Given the regional difference in the abundance of Tbr2-positive cells (Fig. 1), we hypothesized that DN-Tbr2 more severely affected gyri rather than sulci. We first compared the thickness of the cerebral cortex between gyri and sulci at P16. To examine the regional differences in the effect of DN-Tbr2, we calculated the ratio of the cortical thickness of the gyrus to that of the sulcus [thickness(g/s)]. The thickness(g/s) values were almost the same between the control GFP-electroporated cortex and the DN-Tbr2 electroporated cortex (control, 1.79 ± 0.53; DN-Tbr2, 1.79 ± 0.35; p > 0.05, Student’s t-test) (Fig. 4g).
It has been proposed that the increase in upper layer neurons of the developing cortex is responsible for the formation of the gyrus4,7,9. We therefore measured the thickness of layer 2–4 relative to the cortical thickness (%L2-4), and calculated the ratio of %L2-4 in the gyrus to that in the sulcus [%L2-4(g/s)]. Layer 2–4 and layer 5–6 of the ferret cerebral cortex were identified using Hoechst 33342 staining, and were confirmed by NeuN, Ctip2 and FoxP2 immunohistochemistry (Supplementary Fig. 2). Interestingly, we found that %L2-4(g/s) significantly decreased in the DN-Tbr2-transfected cortex (control, 0.91 ± 0.064; DN-Tbr2, 0.76 ± 0.019; p < 0.05, Student’s t-test) (Fig. 4h), suggesting that DN-Tbr2 preferentially reduced upper layers in the gyrus rather than those in the sulcus. This observation is consistent with recent reports that SVZ progenitors were more abundantly distributed in the prospective gyrus4,25,28.
In addition to %L2-4(g/s), we newly defined L2-4/L5-6(g/s). The thickness of layer 2–4 and that of layer 5–6 were measured, and the ratio of these values was calculated (L2-4/L5-6). To examine the regional difference of the effect of DN-Tbr2, the L2-4/L5-6 value in the gyrus was divided by that in the sulcus [L2-4/L5-6(g/s)]. Consistent with the %L2-4(g/s) values, the L2-4/L5-6(g/s) values were significantly decreased in DN-Tbr2-transfected cortices (control, 0.84 ± 0.12; DN-Tbr2, 0.57 ± 0.027; p < 0.05, Student’s t-test) (Fig. 4i). Taken together with our results of %L2-4(g/s), our findings indicate that DN-Tbr2 preferentially reduced upper layers in the gyrus rather than those in the sulcus. Our findings are consistent with the idea that regional differences in the abundance of SVZ progenitors are crucial for gyrification. Our findings that regional differences in the abundance of SVZ progenitors were more obvious later during development when upper layer neurons are formed (Fig. 1) also support this idea.
Here we have shown regional differences in the abundance of SVZ progenitors in the ferret cerebral cortex even before gyrus formation starts. Using our IUE procedure optimized to express genes of interest into SVZ progenitors, we demonstrated that the inhibition of Tbr2 significantly reduced not only IPCs but also oRGs. Furthermore, we uncovered that the reduction of SVZ progenitors resulted in the attenuation of cortical folding and reduced upper layers especially in the gyrus. Taken together, our findings indicate that SVZ progenitors are crucial for cortical folding in gyrencephalic mammals.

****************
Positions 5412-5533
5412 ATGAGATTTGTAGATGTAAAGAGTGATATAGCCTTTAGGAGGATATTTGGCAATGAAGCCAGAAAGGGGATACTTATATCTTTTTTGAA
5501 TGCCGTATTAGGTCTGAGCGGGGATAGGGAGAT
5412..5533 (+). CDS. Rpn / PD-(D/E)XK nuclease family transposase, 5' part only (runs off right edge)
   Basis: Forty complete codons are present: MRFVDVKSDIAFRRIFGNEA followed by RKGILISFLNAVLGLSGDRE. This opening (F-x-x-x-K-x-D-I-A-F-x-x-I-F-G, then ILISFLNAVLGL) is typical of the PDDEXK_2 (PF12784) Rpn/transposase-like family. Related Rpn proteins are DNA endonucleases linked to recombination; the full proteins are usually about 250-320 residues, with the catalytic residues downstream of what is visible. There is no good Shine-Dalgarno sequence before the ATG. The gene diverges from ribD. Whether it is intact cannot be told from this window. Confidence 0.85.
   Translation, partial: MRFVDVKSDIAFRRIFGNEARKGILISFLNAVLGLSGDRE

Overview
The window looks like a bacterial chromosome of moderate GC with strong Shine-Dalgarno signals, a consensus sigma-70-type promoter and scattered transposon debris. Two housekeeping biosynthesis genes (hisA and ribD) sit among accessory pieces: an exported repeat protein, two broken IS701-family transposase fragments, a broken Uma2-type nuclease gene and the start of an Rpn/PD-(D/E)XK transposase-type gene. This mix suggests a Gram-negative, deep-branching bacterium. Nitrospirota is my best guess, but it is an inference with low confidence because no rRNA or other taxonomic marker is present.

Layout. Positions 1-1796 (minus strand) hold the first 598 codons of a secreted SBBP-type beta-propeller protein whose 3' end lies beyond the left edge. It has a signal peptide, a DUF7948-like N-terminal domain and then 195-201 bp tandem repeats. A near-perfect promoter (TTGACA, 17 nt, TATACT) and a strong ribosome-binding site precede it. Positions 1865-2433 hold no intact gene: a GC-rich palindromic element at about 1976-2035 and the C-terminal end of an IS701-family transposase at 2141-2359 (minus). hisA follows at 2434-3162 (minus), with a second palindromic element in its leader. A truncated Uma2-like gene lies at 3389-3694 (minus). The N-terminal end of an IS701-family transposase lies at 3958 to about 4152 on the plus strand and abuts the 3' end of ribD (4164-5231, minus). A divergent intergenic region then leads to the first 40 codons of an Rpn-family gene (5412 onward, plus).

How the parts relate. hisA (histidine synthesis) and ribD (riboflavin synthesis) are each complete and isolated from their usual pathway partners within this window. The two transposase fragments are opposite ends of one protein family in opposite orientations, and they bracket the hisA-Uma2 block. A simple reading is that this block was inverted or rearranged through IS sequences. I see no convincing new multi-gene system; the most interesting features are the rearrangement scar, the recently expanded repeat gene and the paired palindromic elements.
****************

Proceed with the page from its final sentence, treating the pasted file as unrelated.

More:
Although it has been proposed that the acquisition of cortical folding during evolution resulted from increased proliferation of neural progenitor cells in the cerebral cortex4,5,6,7,8,16, the roles of SVZ progenitors in cortical folding of gyrencephalic mammals during development were not well understood. Furthermore, recent reports proposed that the increase of SVZ progenitors is dispensable for cortical folding20,21. In contrast, our findings using ferrets provided firm in vivo data indicating that the increase of SVZ progenitors is crucial for cortical folding during development. Consistently, we recently demonstrated that ectopic expression of FGF8 in the ferret cerebral cortex led to an increase in SVZ progenitors and polymicrogyria, suggesting that increased SVZ progenitors may underlie the formation of additional gyri24. Since the abundance of SVZ progenitors shows regional differences in the ferret cerebral cortex, these regional differences are likely to be a key for distinguishing where gyri and sulci are formed. It is plausible that regions with abundant SVZ progenitors would be gyri, whereas those with fewer SVZ progenitors would be sulci. Our observations strongly support the idea that regional differences in the proliferation of SVZ progenitors play a crucial role in cortical gyrification4,11,25,28. Because suppression of Tbr2 function decreased both IPCs and oRGs, it was unclear which play more important roles in cortical gyrification. Therefore, it would be intriguing to distinguish the roles of IPCs and oRGs in cortical gyrification. We also showed that upper layers in the cerebral cortex were more affected in gyri than in sulci by DN-Tbr2. It seems likely that regions with abundant SVZ progenitors would produce much more upper layer neurons, resulting in the formation of gyri. Previously, it was proposed that an increase in upper layer neurons is responsible for the formation of gyri4,7,9. Our findings are consistent with this hypothesis. It would be intriguing to further investigate the molecular mechanisms underlying the regional differences in the abundance of SVZ progenitors in the cerebral cortex of gyrencephalic mammals. Recently, it was reported that progenitors in the ferret cortex exhibited longer cell cycles than those in the mouse cortex and that the duration of S-phase is different among the various progenitor types in the developing ferret cortex37. It would be important to investigate regional differences in cell cycle parameters in the developing ferret cortex because it is possible that they lead to regional differences in the abundance of SVZ progenitors.